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BOSTON — Target is trying to polish its image in fast fashion’s heady realm, showcasing limited-edition collections from international designers.

The Minneapolis-based discount retailer is launching Go International, which will kick off in February with the young British designer Luella Bartley.

“Our greatest strength is our trend leadership and our ability to anticipate what our guests want next,” Target president Gregg Steinhafel said during a presentation to investment analysts in New York on Tuesday.

For holiday, Target will also have a 60-day run of merchandise from the oft-recycled Fiorucci label and a limited-edition gift assortment of luxury apparel. Among the items are a cashmere sweater beaded with Swarovski crystals and a silk scarf. For men, the assortment will include silver cufflinks, cashmere sweaters and $29 silk jacquard ties.

Target did not give details about other designers, or the Bartley, Fiorucci and holiday collections, and did not return calls seeking comment.

Steinhafel told analysts that the planned limited-edition collections would temporarily displace a small amount of Mossimo and private label Xhilaration apparel.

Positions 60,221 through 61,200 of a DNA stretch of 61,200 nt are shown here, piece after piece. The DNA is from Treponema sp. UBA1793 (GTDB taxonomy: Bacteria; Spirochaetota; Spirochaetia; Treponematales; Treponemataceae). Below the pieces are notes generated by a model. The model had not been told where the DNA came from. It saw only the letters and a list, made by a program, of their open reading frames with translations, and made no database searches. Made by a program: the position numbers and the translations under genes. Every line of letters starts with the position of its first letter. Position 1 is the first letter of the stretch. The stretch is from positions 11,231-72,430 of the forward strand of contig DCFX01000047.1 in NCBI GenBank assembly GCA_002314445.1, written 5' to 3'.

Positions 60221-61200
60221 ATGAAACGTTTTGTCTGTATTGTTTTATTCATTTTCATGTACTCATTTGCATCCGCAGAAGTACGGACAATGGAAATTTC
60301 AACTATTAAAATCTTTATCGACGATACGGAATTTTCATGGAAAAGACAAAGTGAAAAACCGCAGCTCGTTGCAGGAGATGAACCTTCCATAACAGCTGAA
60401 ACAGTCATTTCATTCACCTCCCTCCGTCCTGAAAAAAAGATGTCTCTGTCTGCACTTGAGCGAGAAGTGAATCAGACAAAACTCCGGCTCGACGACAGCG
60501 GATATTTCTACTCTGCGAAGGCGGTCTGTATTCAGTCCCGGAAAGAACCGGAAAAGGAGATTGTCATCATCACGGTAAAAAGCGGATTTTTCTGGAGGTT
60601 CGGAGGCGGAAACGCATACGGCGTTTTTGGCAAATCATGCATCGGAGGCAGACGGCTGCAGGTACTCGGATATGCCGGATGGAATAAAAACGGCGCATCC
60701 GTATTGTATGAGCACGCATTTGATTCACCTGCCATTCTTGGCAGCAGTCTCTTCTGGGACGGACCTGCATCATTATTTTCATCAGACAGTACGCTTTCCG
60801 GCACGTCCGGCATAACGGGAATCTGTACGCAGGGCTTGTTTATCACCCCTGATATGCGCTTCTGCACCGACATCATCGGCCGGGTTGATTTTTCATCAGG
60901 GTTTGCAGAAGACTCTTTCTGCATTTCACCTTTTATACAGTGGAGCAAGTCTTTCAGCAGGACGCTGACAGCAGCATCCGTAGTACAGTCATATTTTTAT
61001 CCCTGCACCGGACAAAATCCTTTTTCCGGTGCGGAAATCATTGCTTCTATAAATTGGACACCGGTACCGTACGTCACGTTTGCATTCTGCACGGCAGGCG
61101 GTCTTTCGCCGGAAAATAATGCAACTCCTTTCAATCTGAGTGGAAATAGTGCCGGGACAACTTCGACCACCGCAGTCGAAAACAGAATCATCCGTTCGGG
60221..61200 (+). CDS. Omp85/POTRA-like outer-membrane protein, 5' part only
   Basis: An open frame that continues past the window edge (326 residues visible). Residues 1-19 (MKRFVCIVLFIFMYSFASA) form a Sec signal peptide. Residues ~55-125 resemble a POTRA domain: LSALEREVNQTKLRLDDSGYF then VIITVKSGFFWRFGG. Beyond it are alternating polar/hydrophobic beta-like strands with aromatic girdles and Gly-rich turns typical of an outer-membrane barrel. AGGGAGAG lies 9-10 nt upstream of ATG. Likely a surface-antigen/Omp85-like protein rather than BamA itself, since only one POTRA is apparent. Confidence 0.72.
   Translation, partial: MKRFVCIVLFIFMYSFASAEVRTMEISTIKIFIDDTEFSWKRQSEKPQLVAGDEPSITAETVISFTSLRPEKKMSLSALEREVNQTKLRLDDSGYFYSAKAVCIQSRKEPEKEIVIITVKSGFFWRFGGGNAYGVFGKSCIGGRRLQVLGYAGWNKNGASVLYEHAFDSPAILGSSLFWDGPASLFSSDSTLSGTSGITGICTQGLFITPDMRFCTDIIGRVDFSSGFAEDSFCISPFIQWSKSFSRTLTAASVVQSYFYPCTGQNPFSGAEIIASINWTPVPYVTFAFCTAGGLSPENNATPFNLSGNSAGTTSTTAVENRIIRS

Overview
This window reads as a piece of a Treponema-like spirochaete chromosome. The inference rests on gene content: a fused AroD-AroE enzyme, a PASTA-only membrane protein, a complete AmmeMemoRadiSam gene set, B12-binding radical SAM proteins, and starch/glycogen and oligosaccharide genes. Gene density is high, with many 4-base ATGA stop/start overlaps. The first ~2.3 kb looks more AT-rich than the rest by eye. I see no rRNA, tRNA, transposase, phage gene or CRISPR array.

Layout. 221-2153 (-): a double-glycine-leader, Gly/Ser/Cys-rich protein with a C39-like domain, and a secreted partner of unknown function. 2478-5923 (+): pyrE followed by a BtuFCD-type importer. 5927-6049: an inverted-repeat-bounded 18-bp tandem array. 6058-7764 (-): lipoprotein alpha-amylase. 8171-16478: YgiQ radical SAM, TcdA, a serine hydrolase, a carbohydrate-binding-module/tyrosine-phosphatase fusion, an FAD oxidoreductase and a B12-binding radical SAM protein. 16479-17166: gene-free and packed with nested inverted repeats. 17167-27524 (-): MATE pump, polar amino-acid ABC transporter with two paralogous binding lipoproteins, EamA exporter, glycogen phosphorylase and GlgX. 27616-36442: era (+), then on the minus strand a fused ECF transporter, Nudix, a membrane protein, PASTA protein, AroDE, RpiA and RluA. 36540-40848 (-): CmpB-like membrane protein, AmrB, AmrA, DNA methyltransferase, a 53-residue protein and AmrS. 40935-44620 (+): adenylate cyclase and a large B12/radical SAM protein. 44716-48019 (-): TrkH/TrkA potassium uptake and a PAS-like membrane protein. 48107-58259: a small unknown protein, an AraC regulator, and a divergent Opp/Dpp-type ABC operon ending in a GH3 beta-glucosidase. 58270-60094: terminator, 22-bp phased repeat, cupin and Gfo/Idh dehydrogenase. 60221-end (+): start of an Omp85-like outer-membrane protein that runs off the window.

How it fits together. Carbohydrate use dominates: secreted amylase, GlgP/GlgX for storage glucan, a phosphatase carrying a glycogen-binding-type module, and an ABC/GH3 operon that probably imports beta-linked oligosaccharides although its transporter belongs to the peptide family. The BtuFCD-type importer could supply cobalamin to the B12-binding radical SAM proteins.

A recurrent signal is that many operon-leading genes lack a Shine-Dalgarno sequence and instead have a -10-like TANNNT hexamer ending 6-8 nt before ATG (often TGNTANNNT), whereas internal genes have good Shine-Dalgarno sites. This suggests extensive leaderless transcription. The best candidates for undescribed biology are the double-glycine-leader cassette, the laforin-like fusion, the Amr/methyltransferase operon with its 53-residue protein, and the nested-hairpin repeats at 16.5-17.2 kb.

Target is well positioned to “participate in the affordable luxury space,” said Jeffrey Klinefelter, retail analyst with U.S. Bancorp Piper Jaffray. “With savvy marketing and design, they have created a halo for this brand that allows them to sell a $29 tie and have people perceive it as a great value. This would have been inconceivable 10 years ago, and it’s simply an unbelievable accomplishment for a discounter.”

The discounter keeps pushing the design envelope in its bid to stay ahead of rival Wal-Mart, which is on a campaign to update its fashion profile. The Bentonville, Ark.-based retailer this month launched Metro 7, a fashion line aimed at contemporary urban customers, and announced the signing of a celebrity spokesmodel, former Miss Universe Dayanara Torres.

Target’s move follows that of Swedish fast-fashion chain Hennes & Mauritz, which this year sold out a limited-edition collection by Karl Lagerfeld within hours. This summer, H&M partnered with Elio Fiorucci on a pool loungewear line. The store will have a Stella McCartney exclusive at holiday.

“We believe great design gives Target a sustainable competitive advantage,” Michael Francis, executive vice president of marketing and a creative force behind the bull’s-eye brand, told the analysts. “Design for all is our declaration of independence.”

This story first appeared in the October 19, 2005 issue of WWD. Subscribe Today.

The Italian fashion house Fiorucci is known for its Technicolor sensibility, denim, and use of materials such as gold lamé and plastic. Bartley, a fashion journalist-turned-designer, showed a spring runway full of punked-up preppy ensembles and cheeky nautical looks, such as red-and-white striped shirts and eyelet minidresses laced with rope.

Given that Go International will focus on limited-edition collections, the program seems to be as much about generating excitement as about driving sales. Target derives most of its apparel sales from design partnerships with Mossimo, Isaac Mizrahi, Cherokee and Liz Lange in addition to private label brands Xhilaration and Merona. Cynthia Rowley and Ilene Rosenzweig design a line of home decor and loungewear.